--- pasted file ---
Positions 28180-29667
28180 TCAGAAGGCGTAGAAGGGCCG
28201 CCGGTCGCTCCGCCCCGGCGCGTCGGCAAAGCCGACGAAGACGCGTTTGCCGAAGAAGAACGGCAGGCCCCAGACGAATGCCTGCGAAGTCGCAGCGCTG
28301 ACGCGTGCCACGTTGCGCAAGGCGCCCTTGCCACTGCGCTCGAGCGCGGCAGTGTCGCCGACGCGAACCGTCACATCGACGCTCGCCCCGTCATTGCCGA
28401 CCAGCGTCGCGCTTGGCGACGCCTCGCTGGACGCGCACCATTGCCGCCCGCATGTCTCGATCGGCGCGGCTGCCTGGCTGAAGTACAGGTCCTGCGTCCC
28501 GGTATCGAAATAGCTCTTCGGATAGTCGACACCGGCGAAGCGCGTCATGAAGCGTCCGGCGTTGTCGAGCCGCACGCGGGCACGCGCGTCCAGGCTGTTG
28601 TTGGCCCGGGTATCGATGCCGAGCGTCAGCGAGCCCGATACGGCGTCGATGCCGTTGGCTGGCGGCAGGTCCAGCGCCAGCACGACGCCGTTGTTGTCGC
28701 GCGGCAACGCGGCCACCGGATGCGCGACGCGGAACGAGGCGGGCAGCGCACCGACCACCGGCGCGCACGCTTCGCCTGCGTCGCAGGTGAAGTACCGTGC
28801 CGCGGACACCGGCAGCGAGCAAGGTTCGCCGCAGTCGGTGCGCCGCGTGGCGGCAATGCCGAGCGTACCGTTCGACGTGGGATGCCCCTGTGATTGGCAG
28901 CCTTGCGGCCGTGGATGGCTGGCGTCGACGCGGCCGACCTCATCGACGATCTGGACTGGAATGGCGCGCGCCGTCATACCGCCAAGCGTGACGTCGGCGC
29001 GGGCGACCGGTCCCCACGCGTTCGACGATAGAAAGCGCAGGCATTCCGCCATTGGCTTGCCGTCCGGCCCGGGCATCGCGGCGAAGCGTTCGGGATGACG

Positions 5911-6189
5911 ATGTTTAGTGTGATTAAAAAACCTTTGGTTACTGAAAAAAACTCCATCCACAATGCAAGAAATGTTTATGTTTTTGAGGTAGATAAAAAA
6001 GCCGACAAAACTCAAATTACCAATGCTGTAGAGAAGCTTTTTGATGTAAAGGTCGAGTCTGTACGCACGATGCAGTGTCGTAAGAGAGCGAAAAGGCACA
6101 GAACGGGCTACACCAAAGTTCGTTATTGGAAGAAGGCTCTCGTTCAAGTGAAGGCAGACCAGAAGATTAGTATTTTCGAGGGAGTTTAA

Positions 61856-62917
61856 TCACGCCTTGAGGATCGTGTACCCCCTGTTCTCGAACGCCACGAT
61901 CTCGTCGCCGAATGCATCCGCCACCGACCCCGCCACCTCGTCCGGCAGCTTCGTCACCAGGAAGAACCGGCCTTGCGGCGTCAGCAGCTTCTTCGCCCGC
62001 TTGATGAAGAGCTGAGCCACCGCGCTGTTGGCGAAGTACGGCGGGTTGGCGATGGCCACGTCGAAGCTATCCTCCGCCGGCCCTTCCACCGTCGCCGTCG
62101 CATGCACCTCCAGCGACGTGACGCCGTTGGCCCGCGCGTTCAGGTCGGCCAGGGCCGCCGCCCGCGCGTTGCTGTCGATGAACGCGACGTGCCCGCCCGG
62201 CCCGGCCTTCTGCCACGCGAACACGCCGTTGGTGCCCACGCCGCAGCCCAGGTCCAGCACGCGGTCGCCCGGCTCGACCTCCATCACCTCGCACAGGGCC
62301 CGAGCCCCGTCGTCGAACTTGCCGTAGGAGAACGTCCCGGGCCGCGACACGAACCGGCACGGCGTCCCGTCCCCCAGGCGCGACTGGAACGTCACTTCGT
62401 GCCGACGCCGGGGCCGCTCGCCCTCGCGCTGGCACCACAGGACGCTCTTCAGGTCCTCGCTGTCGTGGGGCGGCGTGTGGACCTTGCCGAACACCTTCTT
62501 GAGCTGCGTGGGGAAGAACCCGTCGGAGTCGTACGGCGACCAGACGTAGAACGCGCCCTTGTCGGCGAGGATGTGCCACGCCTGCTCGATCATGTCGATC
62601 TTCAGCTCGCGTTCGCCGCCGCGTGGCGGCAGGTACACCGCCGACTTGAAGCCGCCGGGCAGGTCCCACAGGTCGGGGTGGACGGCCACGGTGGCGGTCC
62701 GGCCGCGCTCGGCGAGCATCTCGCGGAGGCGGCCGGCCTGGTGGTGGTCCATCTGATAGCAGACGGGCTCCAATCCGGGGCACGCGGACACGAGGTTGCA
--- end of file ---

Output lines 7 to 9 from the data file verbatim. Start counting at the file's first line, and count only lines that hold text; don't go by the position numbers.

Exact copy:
28601 TTGGCCCGGGTATCGATGCCGAGCGTCAGCGAGCCCGATACGGCGTCGATGCCGTTGGCTGGCGGCAGGTCCAGCGCCAGCACGACGCCGTTGTTGTCGC
28701 GCGGCAACGCGGCCACCGGATGCGCGACGCGGAACGAGGCGGGCAGCGCACCGACCACCGGCGCGCACGCTTCGCCTGCGTCGCAGGTGAAGTACCGTGC
28801 CGCGGACACCGGCAGCGAGCAAGGTTCGCCGCAGTCGGTGCGCCGCGTGGCGGCAATGCCGAGCGTACCGTTCGACGTGGGATGCCCCTGTGATTGGCAG